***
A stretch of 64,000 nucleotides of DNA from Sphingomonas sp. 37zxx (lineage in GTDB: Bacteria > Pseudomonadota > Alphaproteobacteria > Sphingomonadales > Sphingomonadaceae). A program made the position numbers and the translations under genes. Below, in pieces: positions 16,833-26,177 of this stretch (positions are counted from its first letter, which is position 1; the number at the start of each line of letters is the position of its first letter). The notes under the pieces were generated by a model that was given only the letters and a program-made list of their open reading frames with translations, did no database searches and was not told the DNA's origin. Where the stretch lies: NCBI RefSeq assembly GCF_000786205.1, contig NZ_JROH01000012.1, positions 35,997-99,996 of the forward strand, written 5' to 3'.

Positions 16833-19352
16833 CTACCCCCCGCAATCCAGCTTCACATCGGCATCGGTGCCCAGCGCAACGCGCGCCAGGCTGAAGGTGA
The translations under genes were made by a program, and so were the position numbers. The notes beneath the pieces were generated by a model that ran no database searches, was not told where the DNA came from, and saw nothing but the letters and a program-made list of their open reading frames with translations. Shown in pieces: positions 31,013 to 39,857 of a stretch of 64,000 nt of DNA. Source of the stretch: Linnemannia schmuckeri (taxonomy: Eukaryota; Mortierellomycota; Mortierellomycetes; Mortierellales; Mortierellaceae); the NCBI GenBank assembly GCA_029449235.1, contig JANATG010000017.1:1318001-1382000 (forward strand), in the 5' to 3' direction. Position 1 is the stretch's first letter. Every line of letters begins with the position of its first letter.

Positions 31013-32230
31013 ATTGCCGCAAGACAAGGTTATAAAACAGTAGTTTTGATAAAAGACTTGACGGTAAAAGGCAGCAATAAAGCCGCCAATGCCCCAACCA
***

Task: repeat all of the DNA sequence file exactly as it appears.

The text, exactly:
A stretch of 64,000 nucleotides of DNA from Sphingomonas sp. 37zxx (lineage in GTDB: Bacteria > Pseudomonadota > Alphaproteobacteria > Sphingomonadales > Sphingomonadaceae). A program made the position numbers and the translations under genes. Below, in pieces: positions 16,833-26,177 of this stretch (positions are counted from its first letter, which is position 1; the number at the start of each line of letters is the position of its first letter). The notes under the pieces were generated by a model that was given only the letters and a program-made list of their open reading frames with translations, did no database searches and was not told the DNA's origin. Where the stretch lies: NCBI RefSeq assembly GCF_000786205.1, contig NZ_JROH01000012.1, positions 35,997-99,996 of the forward strand, written 5' to 3'.

Positions 16833-19352
16833 CTACCCCCCGCAATCCAGCTTCACATCGGCATCGGTGCCCAGCGCAACGCGCGCCAGGCTGAAGGTGA
The translations under genes were made by a program, and so were the position numbers. The notes beneath the pieces were generated by a model that ran no database searches, was not told where the DNA came from, and saw nothing but the letters and a program-made list of their open reading frames with translations. Shown in pieces: positions 31,013 to 39,857 of a stretch of 64,000 nt of DNA. Source of the stretch: Linnemannia schmuckeri (taxonomy: Eukaryota; Mortierellomycota; Mortierellomycetes; Mortierellales; Mortierellaceae); the NCBI GenBank assembly GCA_029449235.1, contig JANATG010000017.1:1318001-1382000 (forward strand), in the 5' to 3' direction. Position 1 is the stretch's first letter. Every line of letters begins with the position of its first letter.

Positions 31013-32230
31013 ATTGCCGCAAGACAAGGTTATAAAACAGTAGTTTTGATAAAAGACTTGACGGTAAAAGGCAGCAATAAAGCCGCCAATGCCCCAACCA